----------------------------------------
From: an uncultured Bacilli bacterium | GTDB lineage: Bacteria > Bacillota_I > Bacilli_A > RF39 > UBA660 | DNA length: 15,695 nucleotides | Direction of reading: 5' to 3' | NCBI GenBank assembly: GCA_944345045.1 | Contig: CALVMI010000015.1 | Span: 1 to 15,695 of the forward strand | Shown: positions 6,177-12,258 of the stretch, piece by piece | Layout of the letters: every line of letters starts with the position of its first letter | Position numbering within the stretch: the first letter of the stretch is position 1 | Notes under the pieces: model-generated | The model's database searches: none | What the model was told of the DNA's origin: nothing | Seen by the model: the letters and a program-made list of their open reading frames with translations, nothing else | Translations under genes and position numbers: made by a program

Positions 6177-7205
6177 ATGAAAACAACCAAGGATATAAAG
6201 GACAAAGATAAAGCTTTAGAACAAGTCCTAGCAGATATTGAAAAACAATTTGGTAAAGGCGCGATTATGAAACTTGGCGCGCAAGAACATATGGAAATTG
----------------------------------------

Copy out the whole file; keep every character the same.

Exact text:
From: an uncultured Bacilli bacterium | GTDB lineage: Bacteria > Bacillota_I > Bacilli_A > RF39 > UBA660 | DNA length: 15,695 nucleotides | Direction of reading: 5' to 3' | NCBI GenBank assembly: GCA_944345045.1 | Contig: CALVMI010000015.1 | Span: 1 to 15,695 of the forward strand | Shown: positions 6,177-12,258 of the stretch, piece by piece | Layout of the letters: every line of letters starts with the position of its first letter | Position numbering within the stretch: the first letter of the stretch is position 1 | Notes under the pieces: model-generated | The model's database searches: none | What the model was told of the DNA's origin: nothing | Seen by the model: the letters and a program-made list of their open reading frames with translations, nothing else | Translations under genes and position numbers: made by a program

Positions 6177-7205
6177 ATGAAAACAACCAAGGATATAAAG
6201 GACAAAGATAAAGCTTTAGAACAAGTCCTAGCAGATATTGAAAAACAATTTGGTAAAGGCGCGATTATGAAACTTGGCGCGCAAGAACATATGGAAATTG